The Downtown Rail Extension project will extend Caltrain and future California High-Speed Rail service from the existing 4th and King railyard to the newly constructed Salesforce Transit Center. The project will construct a new station at 4th and Townsend streets and bring rail service to the underground train station that was built as part of the construction of Salesforce Transit Center.
The Transbay Joint Powers Authority is responsible for the Downtown Rail Extension project.
In 2019, the Transportation Authority Board accepted the final report of an expert Peer Review Panel, which was convened to conduct an assessment of the project’s governance, oversight, funding, and delivery strategy. In 2020, the Transportation Authority led development of a six-agency memorandum of understanding to implement most of the recommendations of the Peer Review Panel and to support the Transbay Joint Powers Authority in advancing the Project to ready-for-procurement status.
The Downtown Rail Extension project will be designed to connect to a future project to continue a tunneled alignment south from 4th and Townsend along Pennsylvania Avenue. This future project, known as the Pennsylvania Avenue Extension, will avoid conflicts with 16th Street, a major east-west travel corridor serving Mission Bay. This route was also endorsed by Mayor London Breed following completion of the San Francisco Planning Department’s Railyard Alignment and Benefits Study. The Transportation Authority is currently leading conceptual design study work for the Pennsylvania Avenue Extension.
The Transportation Authority participates on the Executive Steering Committee of the San Francisco Peninsula Rail Program. The Executive Steering Committee holds public meetings and oversees activities related to the development of a comprehensive work program, master schedule, project phasing plan, and risk assessment for the Downtown Rail Extension.
Timeline and Status
In 2018 and 2019, the Transbay Joint Powers Authority and Federal Transit Administration provided local and federal environmental approvals, a major milestone in project development. The Pennsylvania Avenue Extension will be the subject of a separate subsequent environmental review process.
In 2020, the Transportation Authority allocated half-cent sales tax funds to the Transbay Joint Powers Authority to undertake development work for the project.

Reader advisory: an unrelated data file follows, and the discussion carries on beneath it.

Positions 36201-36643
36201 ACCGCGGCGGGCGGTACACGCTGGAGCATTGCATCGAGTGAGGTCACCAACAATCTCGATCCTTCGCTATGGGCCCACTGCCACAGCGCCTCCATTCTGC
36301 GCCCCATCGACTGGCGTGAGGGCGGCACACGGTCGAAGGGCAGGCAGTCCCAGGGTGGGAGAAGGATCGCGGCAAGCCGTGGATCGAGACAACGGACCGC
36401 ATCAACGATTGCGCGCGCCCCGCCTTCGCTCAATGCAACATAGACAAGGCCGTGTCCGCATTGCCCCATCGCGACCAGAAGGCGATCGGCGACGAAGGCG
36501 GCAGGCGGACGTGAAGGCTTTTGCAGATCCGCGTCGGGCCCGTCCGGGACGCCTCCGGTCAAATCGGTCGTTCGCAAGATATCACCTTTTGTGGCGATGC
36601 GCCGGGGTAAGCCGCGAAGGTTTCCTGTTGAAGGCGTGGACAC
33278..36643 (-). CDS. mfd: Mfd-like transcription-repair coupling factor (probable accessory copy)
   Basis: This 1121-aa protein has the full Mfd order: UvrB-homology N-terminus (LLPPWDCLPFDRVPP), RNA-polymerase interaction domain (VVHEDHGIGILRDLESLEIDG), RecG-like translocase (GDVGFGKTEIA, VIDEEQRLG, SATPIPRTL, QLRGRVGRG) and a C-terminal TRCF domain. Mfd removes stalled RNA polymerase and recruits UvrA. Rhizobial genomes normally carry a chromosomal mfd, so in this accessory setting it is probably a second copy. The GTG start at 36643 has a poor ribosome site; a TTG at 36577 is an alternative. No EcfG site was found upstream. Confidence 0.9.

The Transbay Joint Power Authority's goal is to complete the project by the early 2030s, pending funding.
The Transbay Joint Powers Authority is leading the development of the Downtown Rail Extension project, in partnership with:
- California High-Speed Rail Authority
- City and County of San Francisco
- Metropolitan Transportation Commission
- Transportation Authority
Cost and Funding
The cost of the Downtown Rail Extension project was estimated in 2016 at approximately $3.9 billion.
The Transportation Authority has allocated or appropriated about $75 million in half-cent transportation sales tax funds toward the Project. The Transportation Authority also provides oversight for the project.
The project is in the early design phase and faces a significant funding gap. The Transportation Authority is working with all project partners to develop an updated funding plan for the Downtown Rail Extension, including federal, state, regional, local, and private sources.
- Transbay Joint Powers Authority website
- Executive Summary: Rail Alignment and Benefits Study, SF Planning, 2018 (PDF)
- California High-Speed Rail website
Transbay Joint Powers Authority at email@example.com
The Downtown Rail Extension will:
- Close the regional rail connectivity gap from the Peninsula to downtown San Francisco, enabling the Salesforce Transit Center’s full potential
- Create an essential link in the mega-region and state’s rail network to improve mobility
- Be a linchpin for realizing the New Transbay Rail Crossing; DTX would be the first phase of a standard-gauge connection
- Improve sustainability and environmental quality
- Will allow California High-Speed Rail to provide a one-seat ride between San Francisco and Los Angeles
- Promotes seamless transfers between transit services at and near the transit center, including BART, Muni, and buses serving the East Bay, North Bay, and other regional and long distance destinations
- Increases access to public transportation in an area of the city with highest expected population growth over the next 30 years
Environmental and Economic benefits
- Improves air quality and reduces vehicle miles travelled VMT on US 101, one of the most congested corridors in the Bay Area
- Builds two new rail stations in areas targeted for investment, new affordable homes, and job growth
- Enhances access to retail, entertainment and employment, improving opportunities for disadvantaged communities
- Contributes to a better coordinated statewide rail /air transportation system
- Creates jobs for underrepresented groups through small business enterprise, disadvantaged business enterprise, and veterans' programs